Ties that bind


Stephanie Hertzenberg

If spring is about new beginnings, summer is about connections. It is during summer we are most likely to grow our relationships with others. Summer is when we attend family reunions and spend hours speaking with the cousin we haven’t talked to in years. It is when we go on vacation with a college roommate and reconnect. It is when we stand around a grill with our neighbors, oversee play-dates for our children, go for a walk with our spouse or plan a girl’s night out with friends. Summer is when we, consciously or not, step back from the busyness of our daily lives and work at connecting with others.

Summer is also the time when many of us are fantasizing about “getting away” from it all. But if what we are searching for is connection, why do we look forward to leaving behind settings we are already connected to? What are we looking for in the mysterious “out there” we can’t find right here? What is missing from our hometowns that we look forward to fleeing them in the hottest months of the year?

For some of us, what’s missing is the ability to focus on our connections. Life seems to get in the way of our awareness of those relationships when we are in the spaces we inhabit every day. When we are at home, it is easy to be distracted by dirty dishes, phone calls, barking dogs, whistling kettles and everything else we deal with on a daily basis. But when we are away? Removed from familiar surroundings, we focus on what we know and what’s important. We focus on our friends, our families, our loved ones.

We also focus on ourselves. Summer is a popular time for people to try out a new hobby, reconnect spiritually or break a bad habit. Some start composting and “going green” in an effort to connect with the earth. Others may connect with their roots by researching their family’s history. Still others may look for the subtler connections and wonder about the lives of those who lived in their house before them.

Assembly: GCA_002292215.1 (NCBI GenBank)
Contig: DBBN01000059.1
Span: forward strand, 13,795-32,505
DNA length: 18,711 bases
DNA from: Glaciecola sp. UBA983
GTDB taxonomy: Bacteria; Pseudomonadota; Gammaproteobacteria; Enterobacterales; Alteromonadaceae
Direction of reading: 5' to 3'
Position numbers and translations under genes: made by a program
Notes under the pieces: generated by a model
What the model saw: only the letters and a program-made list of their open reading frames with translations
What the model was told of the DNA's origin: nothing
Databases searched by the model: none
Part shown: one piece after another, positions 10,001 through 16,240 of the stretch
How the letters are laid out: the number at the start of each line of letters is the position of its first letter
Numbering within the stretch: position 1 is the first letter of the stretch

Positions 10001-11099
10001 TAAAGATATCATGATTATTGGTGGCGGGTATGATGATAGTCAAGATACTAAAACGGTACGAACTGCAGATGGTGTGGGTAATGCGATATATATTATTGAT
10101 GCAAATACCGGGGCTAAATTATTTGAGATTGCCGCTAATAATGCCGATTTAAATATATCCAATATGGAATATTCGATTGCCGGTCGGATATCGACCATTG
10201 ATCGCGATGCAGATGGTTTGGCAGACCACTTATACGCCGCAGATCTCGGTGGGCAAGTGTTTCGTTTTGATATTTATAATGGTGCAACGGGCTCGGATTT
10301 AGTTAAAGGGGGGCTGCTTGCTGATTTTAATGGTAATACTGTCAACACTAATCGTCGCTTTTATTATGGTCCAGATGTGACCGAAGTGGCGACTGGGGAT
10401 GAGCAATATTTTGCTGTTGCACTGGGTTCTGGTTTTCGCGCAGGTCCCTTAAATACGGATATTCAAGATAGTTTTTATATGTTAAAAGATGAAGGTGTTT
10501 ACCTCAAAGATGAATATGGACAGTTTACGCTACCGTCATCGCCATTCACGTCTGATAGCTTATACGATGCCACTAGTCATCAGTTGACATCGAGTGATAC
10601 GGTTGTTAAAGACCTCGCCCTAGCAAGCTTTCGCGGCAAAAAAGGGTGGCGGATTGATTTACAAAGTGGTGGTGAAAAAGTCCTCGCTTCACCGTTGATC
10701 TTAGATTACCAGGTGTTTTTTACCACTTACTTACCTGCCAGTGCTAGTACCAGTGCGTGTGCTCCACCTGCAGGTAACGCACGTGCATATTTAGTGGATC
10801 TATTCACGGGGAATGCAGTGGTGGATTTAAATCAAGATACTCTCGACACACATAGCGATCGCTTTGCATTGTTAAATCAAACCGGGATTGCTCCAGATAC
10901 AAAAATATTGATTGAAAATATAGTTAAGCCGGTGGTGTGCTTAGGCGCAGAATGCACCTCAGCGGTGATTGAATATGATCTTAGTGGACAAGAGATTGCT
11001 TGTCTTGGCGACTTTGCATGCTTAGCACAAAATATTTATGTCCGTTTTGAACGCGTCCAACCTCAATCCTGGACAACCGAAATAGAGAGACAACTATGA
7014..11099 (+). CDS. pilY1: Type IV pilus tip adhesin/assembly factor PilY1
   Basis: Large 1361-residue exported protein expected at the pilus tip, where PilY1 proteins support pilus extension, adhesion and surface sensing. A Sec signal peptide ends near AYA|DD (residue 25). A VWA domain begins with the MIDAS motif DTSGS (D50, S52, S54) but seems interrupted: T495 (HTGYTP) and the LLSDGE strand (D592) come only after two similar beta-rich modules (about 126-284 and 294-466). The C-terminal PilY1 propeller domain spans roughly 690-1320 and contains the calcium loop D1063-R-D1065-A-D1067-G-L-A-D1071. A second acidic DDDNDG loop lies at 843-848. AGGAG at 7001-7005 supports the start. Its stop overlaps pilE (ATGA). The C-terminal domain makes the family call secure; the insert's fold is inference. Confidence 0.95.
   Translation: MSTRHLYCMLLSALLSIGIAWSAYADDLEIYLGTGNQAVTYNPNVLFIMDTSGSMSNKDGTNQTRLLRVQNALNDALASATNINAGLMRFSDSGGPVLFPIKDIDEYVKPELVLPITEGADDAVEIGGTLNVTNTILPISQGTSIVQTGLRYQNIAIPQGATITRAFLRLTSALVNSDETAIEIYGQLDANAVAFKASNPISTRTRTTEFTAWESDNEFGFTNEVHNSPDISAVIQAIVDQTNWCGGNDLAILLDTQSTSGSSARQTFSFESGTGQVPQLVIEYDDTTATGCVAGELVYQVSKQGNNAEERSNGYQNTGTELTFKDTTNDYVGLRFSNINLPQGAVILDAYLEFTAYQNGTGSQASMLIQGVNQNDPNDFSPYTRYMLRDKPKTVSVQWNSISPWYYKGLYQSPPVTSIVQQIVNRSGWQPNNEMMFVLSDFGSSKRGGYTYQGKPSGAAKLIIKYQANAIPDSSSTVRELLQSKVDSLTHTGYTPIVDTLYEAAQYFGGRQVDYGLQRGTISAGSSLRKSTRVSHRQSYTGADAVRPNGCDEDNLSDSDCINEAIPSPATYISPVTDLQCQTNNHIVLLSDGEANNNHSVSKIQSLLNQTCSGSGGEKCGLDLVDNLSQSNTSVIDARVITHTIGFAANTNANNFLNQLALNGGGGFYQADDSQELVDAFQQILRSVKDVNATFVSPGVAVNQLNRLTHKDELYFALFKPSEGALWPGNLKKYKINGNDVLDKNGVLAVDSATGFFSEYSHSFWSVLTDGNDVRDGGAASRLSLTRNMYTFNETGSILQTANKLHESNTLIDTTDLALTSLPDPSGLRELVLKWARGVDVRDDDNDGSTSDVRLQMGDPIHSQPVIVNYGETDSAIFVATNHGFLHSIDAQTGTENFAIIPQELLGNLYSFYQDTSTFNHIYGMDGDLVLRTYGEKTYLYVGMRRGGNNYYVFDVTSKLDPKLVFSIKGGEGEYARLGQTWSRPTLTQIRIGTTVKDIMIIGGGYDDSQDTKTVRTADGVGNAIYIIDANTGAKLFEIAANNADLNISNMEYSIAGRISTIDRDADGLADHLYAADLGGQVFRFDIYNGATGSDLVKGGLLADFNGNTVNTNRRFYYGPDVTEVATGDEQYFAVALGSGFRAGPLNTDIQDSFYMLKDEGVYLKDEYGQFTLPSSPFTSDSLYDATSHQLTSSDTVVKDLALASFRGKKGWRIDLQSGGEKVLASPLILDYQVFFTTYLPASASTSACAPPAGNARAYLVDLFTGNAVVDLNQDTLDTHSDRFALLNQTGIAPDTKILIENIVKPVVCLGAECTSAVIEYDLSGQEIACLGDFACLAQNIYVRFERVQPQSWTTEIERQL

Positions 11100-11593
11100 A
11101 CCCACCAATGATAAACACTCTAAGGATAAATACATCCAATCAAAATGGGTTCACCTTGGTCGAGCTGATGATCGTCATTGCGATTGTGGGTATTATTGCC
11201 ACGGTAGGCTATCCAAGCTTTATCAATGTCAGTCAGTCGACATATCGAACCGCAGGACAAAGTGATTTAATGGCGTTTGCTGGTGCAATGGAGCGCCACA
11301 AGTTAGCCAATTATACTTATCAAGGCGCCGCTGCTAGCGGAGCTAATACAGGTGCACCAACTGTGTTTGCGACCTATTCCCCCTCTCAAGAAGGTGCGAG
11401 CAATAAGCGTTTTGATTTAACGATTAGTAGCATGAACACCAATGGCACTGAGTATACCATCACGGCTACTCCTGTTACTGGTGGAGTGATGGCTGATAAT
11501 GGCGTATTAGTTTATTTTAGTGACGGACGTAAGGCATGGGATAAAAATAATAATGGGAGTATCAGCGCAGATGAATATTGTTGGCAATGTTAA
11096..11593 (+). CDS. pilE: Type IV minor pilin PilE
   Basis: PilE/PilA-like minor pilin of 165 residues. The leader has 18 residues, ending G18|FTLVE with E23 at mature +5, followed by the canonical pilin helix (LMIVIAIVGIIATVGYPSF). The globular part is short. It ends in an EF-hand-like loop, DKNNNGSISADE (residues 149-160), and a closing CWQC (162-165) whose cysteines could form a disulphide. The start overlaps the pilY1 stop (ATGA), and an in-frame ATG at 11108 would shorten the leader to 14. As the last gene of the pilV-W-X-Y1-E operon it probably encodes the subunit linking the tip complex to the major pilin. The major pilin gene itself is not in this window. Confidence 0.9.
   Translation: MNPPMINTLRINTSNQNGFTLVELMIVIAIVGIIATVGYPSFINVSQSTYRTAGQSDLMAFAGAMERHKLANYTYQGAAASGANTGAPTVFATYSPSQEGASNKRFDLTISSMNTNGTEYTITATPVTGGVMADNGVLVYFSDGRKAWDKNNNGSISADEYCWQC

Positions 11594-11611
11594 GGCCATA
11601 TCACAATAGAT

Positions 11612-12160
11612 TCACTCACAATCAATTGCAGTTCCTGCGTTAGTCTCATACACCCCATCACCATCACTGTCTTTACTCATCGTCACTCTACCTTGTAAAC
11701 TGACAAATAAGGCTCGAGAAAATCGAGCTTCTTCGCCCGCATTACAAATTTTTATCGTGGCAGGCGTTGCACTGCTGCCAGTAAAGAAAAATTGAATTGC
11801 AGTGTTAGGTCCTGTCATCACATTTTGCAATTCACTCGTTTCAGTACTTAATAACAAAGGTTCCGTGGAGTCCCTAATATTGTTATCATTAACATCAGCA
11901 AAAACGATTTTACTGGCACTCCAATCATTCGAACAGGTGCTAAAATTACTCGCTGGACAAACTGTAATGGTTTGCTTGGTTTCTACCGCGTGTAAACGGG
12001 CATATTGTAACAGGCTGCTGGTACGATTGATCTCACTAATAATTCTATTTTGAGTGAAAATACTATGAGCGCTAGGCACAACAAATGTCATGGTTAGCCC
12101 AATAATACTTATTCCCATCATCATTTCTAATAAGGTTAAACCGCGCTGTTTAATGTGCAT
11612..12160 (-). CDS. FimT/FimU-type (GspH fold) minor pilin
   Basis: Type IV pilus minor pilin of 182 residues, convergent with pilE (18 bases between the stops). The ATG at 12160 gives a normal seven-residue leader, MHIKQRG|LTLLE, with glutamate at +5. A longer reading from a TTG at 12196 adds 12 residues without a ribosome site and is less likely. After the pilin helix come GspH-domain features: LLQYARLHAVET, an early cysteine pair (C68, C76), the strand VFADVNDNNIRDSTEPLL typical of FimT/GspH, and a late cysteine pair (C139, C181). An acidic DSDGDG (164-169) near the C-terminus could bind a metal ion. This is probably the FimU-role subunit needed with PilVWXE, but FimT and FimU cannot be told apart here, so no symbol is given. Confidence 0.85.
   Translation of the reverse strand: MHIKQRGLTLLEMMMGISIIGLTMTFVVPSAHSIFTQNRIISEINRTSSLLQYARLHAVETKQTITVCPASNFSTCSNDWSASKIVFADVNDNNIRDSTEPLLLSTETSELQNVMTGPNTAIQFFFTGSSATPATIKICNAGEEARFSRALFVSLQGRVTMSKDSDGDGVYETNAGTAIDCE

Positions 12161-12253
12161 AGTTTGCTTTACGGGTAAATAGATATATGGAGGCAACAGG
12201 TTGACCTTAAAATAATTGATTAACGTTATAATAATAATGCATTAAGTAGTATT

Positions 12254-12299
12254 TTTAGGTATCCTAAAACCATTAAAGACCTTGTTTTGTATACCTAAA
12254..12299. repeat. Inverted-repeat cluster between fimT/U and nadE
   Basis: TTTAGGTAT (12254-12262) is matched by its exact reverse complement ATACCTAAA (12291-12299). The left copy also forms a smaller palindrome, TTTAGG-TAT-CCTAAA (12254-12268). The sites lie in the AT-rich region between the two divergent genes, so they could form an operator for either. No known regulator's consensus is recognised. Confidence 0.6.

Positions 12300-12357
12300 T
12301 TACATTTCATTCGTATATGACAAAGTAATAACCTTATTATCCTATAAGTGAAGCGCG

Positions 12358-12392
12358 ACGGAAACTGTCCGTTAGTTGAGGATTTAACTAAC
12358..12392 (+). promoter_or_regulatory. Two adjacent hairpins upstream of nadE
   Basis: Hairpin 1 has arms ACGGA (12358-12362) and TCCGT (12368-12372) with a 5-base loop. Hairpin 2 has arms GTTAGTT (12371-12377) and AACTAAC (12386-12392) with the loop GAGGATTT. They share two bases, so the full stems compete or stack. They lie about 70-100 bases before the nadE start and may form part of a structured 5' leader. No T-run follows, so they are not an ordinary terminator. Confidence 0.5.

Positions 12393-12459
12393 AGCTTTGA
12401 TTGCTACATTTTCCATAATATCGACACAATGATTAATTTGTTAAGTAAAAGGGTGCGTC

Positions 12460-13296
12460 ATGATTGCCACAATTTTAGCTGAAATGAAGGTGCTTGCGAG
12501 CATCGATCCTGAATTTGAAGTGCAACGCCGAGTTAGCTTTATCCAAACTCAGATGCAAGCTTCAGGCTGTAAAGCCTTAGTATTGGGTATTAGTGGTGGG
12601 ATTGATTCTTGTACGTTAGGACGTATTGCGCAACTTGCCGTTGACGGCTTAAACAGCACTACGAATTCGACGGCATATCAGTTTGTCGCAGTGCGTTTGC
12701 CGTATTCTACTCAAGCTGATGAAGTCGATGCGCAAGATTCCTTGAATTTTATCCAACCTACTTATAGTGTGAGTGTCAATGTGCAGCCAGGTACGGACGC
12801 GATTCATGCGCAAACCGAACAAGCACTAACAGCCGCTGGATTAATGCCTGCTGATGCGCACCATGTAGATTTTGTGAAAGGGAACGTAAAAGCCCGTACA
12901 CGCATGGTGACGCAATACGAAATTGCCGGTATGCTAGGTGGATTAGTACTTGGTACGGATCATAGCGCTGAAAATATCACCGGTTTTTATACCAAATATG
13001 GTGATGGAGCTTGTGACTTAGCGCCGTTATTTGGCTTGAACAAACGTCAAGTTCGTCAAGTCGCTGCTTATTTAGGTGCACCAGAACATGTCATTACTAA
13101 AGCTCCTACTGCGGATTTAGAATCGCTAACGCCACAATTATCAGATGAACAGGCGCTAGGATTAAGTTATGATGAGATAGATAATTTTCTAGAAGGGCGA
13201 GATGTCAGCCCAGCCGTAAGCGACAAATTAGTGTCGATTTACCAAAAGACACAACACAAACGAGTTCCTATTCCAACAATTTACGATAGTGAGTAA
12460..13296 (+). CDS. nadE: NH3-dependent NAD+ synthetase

It is also during summer we may grieve lost connections with the recently departed. With summer being a major time for family vacations, those who are helping a family member through loss or who are mourning a spouse themselves may think back to memories of time spent with the deceased. The two viewpoints are very different, as two of our writers can attest, but both deal with the sudden loss of the connection we once had with a living relative.

But why summer? Why is it this season that we seem to be seeking connections?

That question I cannot answer for certain, but think on this: how many of your most treasured memories took place during the summer? How many times did you play catch with your father? How many hours did you spend walking the beach with your friends? How many nights did you hear children’s laughter echoing from behind bushes or trees as they played hide-and-seek?

Beyond the memories we have of time spent with loved ones, the simple fact is also that the very weather seems to push us to connect with others. After spending winter huddled inside and spring sheltering from wind and rain, the warm evenings of summer invite us to pause and talk with our neighbors in the driveway. Chirping crickets call us to stay at a friend’s home just a little longer. Neon sunsets late in the evening whisper to us to give in to our children’s request for a longer bed time story. Whether we realize it or not, we tend to spend summer reconnecting with those we have missed and growing our relationships with those we have near. We create memories under the stars and joy in the hot sun. We wake up to birdsong with grateful hearts and take the extra time to give a kind smile to a neighbor. These are the things summer pushes us to do, the little actions that help us connect with each other. Memories. Joy. Gratitude. Kindness. Love. These are what lasting connections are built on. These are the ties that bind.

Stephanie Hertzenberg, a year-long intern with Valley Living, served as editor for this issue of the magazine. She also works part-time for the Shine children’s Sunday school curriculum and interns at WMRA.



About Author

Leave A Reply